Paul Charbonneau is Professor at the Physics Department of Université de Montréal, Canada, where he leads the research group in Solar Physics. He is also an affiliate scientist at the High Altitude Observatory, the Solar-Terrestrial division of the National Center for Atmospheric Research in Boulder, Colorado, U.S.A. Trained in astrophysics, for the past twenty years his research has focused the physical mechanisms underlying solar activity, and its impacts on Earth’s atmosphere and space environment.
1. What is space weather and why you should care
2. Solar-Terrestrial Interactions: an historical perspective
3. Solar Activity and Climate Change
From 1991 to 2002 Paul was a member of the scientific staff at the National Center for Atmospheric Research, where he applied his computational skills to a wide range of challenging contemporary research questions, including solar internal structure and rotation, the dynamo process powering the solar activity cycle, and solar eruptive phenomena. He also held an adjunct Professor appointment at the Astrophysical and Planetary Sciences department of the University of Colorado in Boulder, where he taught graduate courses in solar physics. In 2002 he accepted a Canada Research Chair at the Université de Montréal, where he built what has since become the largest solar physics research group in Canada, and broadened his research to encompass solar flare prediction, the study of solar radiative variability, and its impacts on the Earth’s stratosphere.
In 2010 his group succeeded in producing the first global magnetohydrodynamical numerical simulation of solar convection generating solar-like magnetic cycles.
Paul has been a pioneer in introducing advanced computational techniques, such as genetic algorithms and lattice-based avalanche models, into astrophysical research. An overarching theme of his work is the understanding of natural complexity, in particular the manner in which complex physical systems governed by relatively simple dynamical processes at the level of their individual components and physical laws, can lead to emergent global behavior that cannot be anticipated through a reductionist approach.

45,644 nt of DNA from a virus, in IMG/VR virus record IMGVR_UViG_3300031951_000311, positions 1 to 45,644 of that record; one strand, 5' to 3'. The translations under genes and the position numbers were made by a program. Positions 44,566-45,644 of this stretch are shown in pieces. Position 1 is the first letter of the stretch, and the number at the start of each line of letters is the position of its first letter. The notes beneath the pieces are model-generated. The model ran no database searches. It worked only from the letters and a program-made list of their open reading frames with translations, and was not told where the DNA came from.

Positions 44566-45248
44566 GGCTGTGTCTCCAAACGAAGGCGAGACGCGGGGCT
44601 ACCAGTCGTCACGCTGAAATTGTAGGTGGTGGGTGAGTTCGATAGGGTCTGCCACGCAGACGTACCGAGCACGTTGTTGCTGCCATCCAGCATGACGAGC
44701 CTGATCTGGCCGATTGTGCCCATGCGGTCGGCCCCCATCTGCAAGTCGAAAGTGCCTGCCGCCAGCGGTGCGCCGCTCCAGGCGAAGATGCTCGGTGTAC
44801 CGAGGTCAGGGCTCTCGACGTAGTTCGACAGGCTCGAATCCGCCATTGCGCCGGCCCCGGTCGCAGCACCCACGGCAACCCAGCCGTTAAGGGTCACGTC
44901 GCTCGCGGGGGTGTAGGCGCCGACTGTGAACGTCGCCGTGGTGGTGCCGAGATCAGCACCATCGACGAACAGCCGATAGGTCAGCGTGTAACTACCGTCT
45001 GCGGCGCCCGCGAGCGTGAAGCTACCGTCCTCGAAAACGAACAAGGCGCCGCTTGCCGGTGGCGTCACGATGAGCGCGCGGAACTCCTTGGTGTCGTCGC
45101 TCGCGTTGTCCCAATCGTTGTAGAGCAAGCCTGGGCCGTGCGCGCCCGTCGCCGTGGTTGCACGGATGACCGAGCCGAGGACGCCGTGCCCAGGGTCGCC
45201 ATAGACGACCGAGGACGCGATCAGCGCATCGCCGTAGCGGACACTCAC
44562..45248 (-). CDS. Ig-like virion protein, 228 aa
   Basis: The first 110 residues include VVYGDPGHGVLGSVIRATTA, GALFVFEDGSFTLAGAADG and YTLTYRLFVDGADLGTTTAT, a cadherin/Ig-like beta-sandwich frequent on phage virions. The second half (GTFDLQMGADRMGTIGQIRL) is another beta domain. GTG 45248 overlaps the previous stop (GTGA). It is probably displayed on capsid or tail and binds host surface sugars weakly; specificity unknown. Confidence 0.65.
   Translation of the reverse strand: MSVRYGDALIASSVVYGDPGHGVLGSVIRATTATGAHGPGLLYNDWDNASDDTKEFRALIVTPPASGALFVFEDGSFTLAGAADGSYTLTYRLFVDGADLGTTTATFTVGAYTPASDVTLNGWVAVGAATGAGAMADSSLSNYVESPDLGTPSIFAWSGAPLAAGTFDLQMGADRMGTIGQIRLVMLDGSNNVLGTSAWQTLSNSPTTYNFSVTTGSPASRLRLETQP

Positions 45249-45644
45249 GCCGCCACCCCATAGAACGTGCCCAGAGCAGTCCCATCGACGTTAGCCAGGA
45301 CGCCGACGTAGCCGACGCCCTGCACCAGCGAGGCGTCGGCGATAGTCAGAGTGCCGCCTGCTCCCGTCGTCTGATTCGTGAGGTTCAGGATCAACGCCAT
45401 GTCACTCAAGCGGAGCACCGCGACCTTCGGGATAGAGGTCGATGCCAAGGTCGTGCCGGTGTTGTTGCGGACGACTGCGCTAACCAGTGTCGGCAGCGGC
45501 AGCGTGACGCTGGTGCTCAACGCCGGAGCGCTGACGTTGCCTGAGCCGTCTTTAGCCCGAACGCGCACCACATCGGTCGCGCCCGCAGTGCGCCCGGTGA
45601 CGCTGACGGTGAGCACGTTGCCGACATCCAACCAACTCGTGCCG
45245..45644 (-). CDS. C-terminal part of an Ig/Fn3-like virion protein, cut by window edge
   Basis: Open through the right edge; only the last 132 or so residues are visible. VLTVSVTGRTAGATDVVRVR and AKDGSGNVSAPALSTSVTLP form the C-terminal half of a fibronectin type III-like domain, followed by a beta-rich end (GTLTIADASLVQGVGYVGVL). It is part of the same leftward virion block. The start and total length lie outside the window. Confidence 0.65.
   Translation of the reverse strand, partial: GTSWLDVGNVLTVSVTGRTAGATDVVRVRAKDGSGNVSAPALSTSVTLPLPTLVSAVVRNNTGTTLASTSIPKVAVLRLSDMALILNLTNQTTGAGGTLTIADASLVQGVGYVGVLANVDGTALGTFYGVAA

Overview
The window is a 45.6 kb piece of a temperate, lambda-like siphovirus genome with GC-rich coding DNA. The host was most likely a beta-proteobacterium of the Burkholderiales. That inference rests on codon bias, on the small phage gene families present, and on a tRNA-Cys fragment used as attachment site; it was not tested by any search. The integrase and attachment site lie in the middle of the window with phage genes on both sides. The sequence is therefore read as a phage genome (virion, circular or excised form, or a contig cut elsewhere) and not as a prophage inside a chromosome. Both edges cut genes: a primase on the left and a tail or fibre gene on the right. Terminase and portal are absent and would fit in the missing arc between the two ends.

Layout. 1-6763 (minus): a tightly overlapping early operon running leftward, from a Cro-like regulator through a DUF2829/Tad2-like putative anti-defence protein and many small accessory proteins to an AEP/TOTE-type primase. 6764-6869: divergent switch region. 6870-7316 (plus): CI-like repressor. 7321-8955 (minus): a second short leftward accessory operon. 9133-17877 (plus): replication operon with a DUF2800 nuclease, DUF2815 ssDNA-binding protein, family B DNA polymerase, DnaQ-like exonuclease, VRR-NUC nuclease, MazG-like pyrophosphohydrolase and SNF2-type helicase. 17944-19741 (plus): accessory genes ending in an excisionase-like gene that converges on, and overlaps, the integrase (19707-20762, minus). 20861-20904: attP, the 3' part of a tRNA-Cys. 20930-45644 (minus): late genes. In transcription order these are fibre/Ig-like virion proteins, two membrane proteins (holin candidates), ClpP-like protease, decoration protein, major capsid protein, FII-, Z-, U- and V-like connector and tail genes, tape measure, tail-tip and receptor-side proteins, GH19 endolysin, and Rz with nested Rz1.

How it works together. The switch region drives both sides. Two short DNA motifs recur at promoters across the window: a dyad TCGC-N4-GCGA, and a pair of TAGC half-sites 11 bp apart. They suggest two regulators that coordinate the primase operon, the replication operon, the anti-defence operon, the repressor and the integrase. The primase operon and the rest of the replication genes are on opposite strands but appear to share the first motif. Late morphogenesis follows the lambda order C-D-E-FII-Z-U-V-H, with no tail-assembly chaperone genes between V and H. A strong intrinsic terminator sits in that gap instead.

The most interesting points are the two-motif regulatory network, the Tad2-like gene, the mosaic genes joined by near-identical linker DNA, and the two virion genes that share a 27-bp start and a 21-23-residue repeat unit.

Paul is currently an Editorial Board member of the research Journals Solar Physics and Space Science Reviews, and is regularly invited to serve on scientific organizing committees of major international research meetings in the fields of solar and space physics. He has lectured at world-leading international advanced schools, notably the Saas Fee Advanced School of the Swiss Society for Astrophysics and Astronomy (2009), and the NASA Heliophysics Summer School (2009 and 2014). He has written comprehensive review articles on the solar dynamo and magnetic activity cycle, and has authored over one hundred technical papers in leading research Journals. His ongoing writing activities include a technical monograph on complex systems; as well as a book on solar activity and climate change, aimed at the general public and now near completion. His Saas Fee lectures notes have recently been published by Springer Verlag.
Paul has delivered countless public lectures related to his research to audiences including primary and high school children, university students in the arts and humanities, amateur astronomers as well as students and professionals from all fields of science and engineering. An experienced and award winning teacher, he strives to communicate his understanding of space and solar physics to the general public by appealing to common sense and everyday experience.